May beats no-con­fi­dence vote and opens cross-party talks on Brexit

Lodi News-Sentinel - - NATION / WORLD - By Tim Ross, Alex Mo­rales and Kitty Don­ald­son

LON­DON — Bri­tish Prime Min­is­ter Theresa May sur­vived an at­tempt to oust her gov­ern­ment and im­me­di­ately opened talks with ri­val po­lit­i­cal par­ties in an at­tempt to break the Brexit dead­lock, as time runs out to reach a deal.

May fought off the threat of a na­tional elec­tion and won the right to con­tinue run­ning the coun­try when the House of Com­mons voted 325-306 against a mo­tion of “no con­fi­dence” in her ad­min­is­tra­tion. The pound edged higher.

She in­vited other party lead­ers, who back keep­ing much closer ties to the European Union, for talks Wed­nes­day night to dis­cuss how to forge a com­pro­mise Brexit plan that Parliament can sup­port.

“The gov­ern­ment ap­proaches these meet­ings in a con­struc­tive spirit, and I urge oth­ers to do the same,” May told law­mak­ers. “We must find solutions that are ne­go­tiable and com­mand suf­fi­cient sup­port in this House.”

But Jeremy Cor­byn, the leader of the main op­po­si­tion Labour Party, said May must rule out a no-deal Brexit as a pre­con­di­tion for those dis­cus­sions. Af­ter a spokesman for the prime min­is­ter later told re­porters she was not do­ing so, Cor­byn’s camp said no deal was be­ing used as “black­mail.” The Labour leader doesn’t plan to meet May on Wed­nes­day night.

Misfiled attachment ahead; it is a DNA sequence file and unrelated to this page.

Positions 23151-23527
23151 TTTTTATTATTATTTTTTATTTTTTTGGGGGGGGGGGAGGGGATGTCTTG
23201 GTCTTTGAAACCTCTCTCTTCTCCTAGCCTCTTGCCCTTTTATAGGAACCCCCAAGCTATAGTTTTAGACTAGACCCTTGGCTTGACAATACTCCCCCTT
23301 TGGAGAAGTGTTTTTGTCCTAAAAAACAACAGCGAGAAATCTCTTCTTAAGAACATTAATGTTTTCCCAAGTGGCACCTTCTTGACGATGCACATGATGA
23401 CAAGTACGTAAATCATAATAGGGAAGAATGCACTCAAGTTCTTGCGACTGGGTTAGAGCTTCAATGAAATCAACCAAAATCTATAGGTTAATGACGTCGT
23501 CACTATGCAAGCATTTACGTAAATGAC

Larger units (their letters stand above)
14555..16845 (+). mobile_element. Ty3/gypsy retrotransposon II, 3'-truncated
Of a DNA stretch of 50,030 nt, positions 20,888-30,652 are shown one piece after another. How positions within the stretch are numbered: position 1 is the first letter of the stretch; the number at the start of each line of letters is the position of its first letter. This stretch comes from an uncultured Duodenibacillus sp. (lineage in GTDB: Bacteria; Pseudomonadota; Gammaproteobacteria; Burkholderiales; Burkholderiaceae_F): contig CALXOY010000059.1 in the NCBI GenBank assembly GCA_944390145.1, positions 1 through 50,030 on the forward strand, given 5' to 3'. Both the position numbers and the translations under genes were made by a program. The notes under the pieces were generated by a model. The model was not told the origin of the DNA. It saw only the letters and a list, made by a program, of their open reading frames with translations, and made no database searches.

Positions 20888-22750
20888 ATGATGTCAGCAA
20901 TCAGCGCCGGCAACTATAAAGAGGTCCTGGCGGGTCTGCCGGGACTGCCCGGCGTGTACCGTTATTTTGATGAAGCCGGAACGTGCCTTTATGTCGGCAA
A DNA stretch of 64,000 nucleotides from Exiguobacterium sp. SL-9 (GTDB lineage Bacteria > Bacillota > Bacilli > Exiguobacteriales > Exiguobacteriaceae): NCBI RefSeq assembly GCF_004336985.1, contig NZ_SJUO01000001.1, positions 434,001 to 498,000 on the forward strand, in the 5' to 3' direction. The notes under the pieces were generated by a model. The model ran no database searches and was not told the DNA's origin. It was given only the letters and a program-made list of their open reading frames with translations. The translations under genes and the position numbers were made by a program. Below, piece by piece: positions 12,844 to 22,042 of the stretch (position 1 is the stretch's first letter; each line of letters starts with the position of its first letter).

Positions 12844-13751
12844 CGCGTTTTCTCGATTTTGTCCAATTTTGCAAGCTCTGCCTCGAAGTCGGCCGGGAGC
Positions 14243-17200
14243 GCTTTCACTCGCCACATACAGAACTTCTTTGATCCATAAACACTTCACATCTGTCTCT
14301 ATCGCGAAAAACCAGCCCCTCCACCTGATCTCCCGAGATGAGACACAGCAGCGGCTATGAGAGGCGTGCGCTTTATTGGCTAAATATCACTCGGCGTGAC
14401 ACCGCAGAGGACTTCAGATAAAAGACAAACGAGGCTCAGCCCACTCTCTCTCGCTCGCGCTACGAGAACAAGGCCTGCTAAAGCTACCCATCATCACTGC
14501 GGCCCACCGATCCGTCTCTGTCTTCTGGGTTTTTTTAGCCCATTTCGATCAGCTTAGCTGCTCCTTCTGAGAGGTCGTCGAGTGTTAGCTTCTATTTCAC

A spokesman for Cor­byn also said Labour would not rule out fur­ther no-con­fi­dence votes.

The slim mar­gin of May’s vic­tory was not a sur­prise as she has no over­all ma­jor­ity in the Com­mons and re­lies on sup­port from the North­ern Ir­ish Demo­cratic Union­ist Party to prop up her gov­ern­ment.

While the re­sult brings short-term respite for May, the U.K. re­mains locked in a po­lit­i­cal cri­sis over its di­vorce from the European Union, with no deal in sight and just 10 weeks un­til the coun­try is due to exit the bloc.

In a par­lia­men­tary vote Tues­day, May’s blue­print for ex­it­ing the EU was re­sound­ingly re­jected by 230 votes — the worst par­lia­men­tary defeat for a gov­ern­ment in modern Bri­tish his­tory. While pro-Brexit hard-lin­ers backed her in the con­fi­dence vote, they will be quick to de­nounce any at­tempts she makes to find a com­pro­mise that main­tains close ties to the bloc. The sup­port of her North­ern Ir­ish allies is also con­di­tional on a rad­i­cal over­haul of her deal.

If Parliament fails to ap­prove a Brexit deal, the U.K. will fall out of the EU on March 29 with­out any new agree­ment in place. Bri­tish au­thor­i­ties warn that this could trig­ger a re­ces­sion, with the pound fall­ing as much as 25 per­cent and house prices tak­ing as much as a 30 per­cent hit.

Bri­tish and EU of­fi­cials are in­creas­ingly con­vinced the U.K. will need to de­lay Brexit day, though May has so far re­fused pub­licly to con­sider that op­tion.

“We are liv­ing through a his­toric mo­ment in our na­tion’s his­tory,” May said as she asked the Com­mons to back her gov­ern­ment Wed­nes­day. “Fol­low­ing a ref­er­en­dum that di­vided our na­tion in half, we dearly need to bring our coun­try back to­gether.”

Cor­byn pro­posed the no-con­fi­dence vote af­ter May’s Brexit deal suf­fered the big­gest par­lia­men­tary defeat for at least 100 years. He said she’s now run­ning a “zom­bie gov­ern­ment.”

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